Within the past several years, there has been a renewed interest in the concept of emotional intelligence (EI) since it can play a role regarding performance, competencies and overall outcomes in an organization. When leaders use their EI abilities, high quality care can be served to patients and there is an allowance to align with other employees in a positive and beneficial manner. In essence, the definition of emotional intelligence is looked at as an ability to recognize others and manage the emotions and actions within a person’s self. In practical terms, when individuals are aware of their own emotions, this can drive the impact of other people.
In today’s society, the use of applicable EI is often accepted as a primary attribute of success among any field. Specifically, within health care, leaders are required to have intellectual capabilities, but if they go the extra mile and strive for interpersonal competency, performance levels may be impacted since emotional intelligence is associated with factors such as change tolerance, communication skills, time management, decision making, trust and accountability. If these concepts are not applied in a proper manner, there is a strong susceptibility for failure which can be detrimental for each individual that is involved.
Emotional intelligence if often looked at as a balance that occurs between the rational and emotional portion of the brain. With repeated training, the brain can generate new pathways in order to make the EI behaviors ultimate habits that can be used each day. For example, it is beneficial for health care leaders to facilitate a strong sense of self awareness. This means that emotions should be recognized and then managed in a proper way. Once this takes place, there is a need to have self-regulation. Although emotions may fluctuate on a daily basis, successful leaders are aware of potential ramifications. They understand how to manage impulses and how to maintain professional standards among the employees within an organization. Upon successful self-regulation, staff members may feel a sense of trustworthiness and it is likely that they may take responsibility for their own actions as well. The idea of applicable social skills is another main factor that is associated with emotional intelligence. For any leader, there is an ability to influence others, but this can only be done when there are levels of proper communication, understanding and collaboration. Successful leaders build strong teams by using their own EI skills and they create a positive synergy where collective goals can be managed.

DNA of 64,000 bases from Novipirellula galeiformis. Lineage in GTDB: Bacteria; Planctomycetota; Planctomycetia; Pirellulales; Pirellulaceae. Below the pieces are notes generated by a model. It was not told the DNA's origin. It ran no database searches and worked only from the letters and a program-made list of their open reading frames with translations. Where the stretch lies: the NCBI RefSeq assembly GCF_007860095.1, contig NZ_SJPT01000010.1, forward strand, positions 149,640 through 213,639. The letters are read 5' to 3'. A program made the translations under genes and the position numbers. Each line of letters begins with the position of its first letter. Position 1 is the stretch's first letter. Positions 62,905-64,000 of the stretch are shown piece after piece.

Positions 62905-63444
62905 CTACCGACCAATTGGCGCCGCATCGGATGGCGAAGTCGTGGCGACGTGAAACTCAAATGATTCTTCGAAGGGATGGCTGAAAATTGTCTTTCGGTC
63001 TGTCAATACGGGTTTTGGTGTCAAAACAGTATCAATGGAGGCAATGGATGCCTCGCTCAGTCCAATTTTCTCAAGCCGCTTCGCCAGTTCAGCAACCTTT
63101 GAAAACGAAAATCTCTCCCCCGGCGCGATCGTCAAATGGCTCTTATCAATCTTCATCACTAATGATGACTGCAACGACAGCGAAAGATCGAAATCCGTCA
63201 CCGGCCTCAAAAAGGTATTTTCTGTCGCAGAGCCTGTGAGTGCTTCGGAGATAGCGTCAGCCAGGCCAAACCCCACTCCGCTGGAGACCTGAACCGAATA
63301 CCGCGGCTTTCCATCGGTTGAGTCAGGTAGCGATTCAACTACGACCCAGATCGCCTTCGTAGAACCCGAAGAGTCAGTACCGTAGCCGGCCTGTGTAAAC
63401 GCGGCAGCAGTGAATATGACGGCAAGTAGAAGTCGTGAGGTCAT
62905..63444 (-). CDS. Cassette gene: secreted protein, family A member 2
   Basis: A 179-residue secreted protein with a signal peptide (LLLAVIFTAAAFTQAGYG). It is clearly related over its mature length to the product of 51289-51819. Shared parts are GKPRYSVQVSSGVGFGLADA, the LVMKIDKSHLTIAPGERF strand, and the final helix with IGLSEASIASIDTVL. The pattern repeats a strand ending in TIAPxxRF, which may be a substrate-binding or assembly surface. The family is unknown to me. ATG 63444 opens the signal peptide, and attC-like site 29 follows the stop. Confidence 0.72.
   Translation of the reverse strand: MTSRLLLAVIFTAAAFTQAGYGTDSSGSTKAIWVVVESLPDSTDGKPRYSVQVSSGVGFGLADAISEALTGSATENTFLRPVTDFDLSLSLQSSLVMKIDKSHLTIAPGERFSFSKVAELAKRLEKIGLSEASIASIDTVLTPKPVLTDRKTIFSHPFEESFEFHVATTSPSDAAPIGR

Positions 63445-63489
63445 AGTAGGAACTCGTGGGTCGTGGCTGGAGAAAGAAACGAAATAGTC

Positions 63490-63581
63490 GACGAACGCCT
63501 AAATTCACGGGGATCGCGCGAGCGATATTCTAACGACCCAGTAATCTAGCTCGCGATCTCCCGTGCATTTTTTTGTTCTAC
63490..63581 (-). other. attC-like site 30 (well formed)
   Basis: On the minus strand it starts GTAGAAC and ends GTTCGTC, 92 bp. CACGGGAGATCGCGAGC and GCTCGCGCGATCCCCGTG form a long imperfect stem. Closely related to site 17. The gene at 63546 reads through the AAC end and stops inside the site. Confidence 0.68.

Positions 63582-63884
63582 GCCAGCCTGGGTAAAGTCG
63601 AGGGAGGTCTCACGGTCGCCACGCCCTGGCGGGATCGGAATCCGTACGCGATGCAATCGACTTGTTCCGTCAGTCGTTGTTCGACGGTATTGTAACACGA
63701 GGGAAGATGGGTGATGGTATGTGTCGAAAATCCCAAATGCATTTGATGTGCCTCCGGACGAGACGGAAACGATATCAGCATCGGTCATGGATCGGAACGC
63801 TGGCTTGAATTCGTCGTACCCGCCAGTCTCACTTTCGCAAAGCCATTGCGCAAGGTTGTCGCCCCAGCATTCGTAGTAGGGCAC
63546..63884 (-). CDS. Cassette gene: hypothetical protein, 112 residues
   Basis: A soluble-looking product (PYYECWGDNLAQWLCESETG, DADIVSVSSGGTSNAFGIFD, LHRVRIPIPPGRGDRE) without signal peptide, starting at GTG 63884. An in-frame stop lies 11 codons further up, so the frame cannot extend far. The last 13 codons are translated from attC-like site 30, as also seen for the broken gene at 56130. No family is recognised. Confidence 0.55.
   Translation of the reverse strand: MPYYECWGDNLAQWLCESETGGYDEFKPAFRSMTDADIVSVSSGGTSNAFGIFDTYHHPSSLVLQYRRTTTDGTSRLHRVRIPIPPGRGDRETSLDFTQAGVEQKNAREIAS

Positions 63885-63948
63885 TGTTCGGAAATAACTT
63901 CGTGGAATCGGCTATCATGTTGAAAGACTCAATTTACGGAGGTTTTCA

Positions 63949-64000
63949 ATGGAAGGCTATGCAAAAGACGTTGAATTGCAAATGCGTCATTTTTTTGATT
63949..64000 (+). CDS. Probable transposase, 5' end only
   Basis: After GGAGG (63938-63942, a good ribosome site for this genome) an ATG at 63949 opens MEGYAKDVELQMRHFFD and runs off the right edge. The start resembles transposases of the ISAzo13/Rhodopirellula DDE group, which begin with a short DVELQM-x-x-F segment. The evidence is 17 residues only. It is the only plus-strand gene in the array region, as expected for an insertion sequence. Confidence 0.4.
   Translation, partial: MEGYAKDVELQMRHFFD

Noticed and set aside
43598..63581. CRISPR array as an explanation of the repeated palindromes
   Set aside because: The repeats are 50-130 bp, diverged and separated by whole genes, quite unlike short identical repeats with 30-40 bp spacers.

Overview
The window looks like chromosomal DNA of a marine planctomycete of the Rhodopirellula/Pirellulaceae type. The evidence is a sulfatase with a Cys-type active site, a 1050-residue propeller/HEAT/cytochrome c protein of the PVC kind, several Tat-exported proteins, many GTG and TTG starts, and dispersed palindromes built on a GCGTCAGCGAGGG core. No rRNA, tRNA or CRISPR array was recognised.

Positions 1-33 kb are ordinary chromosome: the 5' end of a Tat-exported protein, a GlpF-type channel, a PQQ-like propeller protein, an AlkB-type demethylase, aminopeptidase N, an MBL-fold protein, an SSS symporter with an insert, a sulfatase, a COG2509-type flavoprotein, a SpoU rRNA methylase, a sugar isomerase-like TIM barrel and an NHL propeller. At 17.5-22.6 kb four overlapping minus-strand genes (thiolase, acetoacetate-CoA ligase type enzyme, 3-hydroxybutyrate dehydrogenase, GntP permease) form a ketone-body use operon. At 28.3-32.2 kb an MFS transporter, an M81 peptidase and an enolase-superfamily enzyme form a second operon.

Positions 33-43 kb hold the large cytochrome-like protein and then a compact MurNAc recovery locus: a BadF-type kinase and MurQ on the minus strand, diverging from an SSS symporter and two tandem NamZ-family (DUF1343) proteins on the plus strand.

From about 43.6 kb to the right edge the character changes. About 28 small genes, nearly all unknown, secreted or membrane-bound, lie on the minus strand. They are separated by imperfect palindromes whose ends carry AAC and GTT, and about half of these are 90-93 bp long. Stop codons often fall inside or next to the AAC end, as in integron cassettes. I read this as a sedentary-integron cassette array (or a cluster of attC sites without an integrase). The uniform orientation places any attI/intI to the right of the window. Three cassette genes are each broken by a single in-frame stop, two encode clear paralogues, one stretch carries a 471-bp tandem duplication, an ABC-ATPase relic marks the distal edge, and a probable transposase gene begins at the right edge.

For beneficial effectiveness, leaders must understand how their emotions and actions impact the people that surround them on both a personal and professional level. For those individuals who use EI on a daily basis, he or she can work well with others and there is a strong likelihood that the level of relatability can increase as well. Furthermore, when employees feel valued, the level of success can increase tremendously as time progresses.
About the Author:
Anita Haridat has her Ph.D in healthcare/business administration and her master’s degree in clinical nutrition. She has several publications in sources such as EGO Magazine, Natural Awakenings Magazine, Syosset Patch, Our USA Magazine and many more. Her passion for health and wellness has created multiple stepping stones for paving the way of creating a positive well being. Her first book can be found here: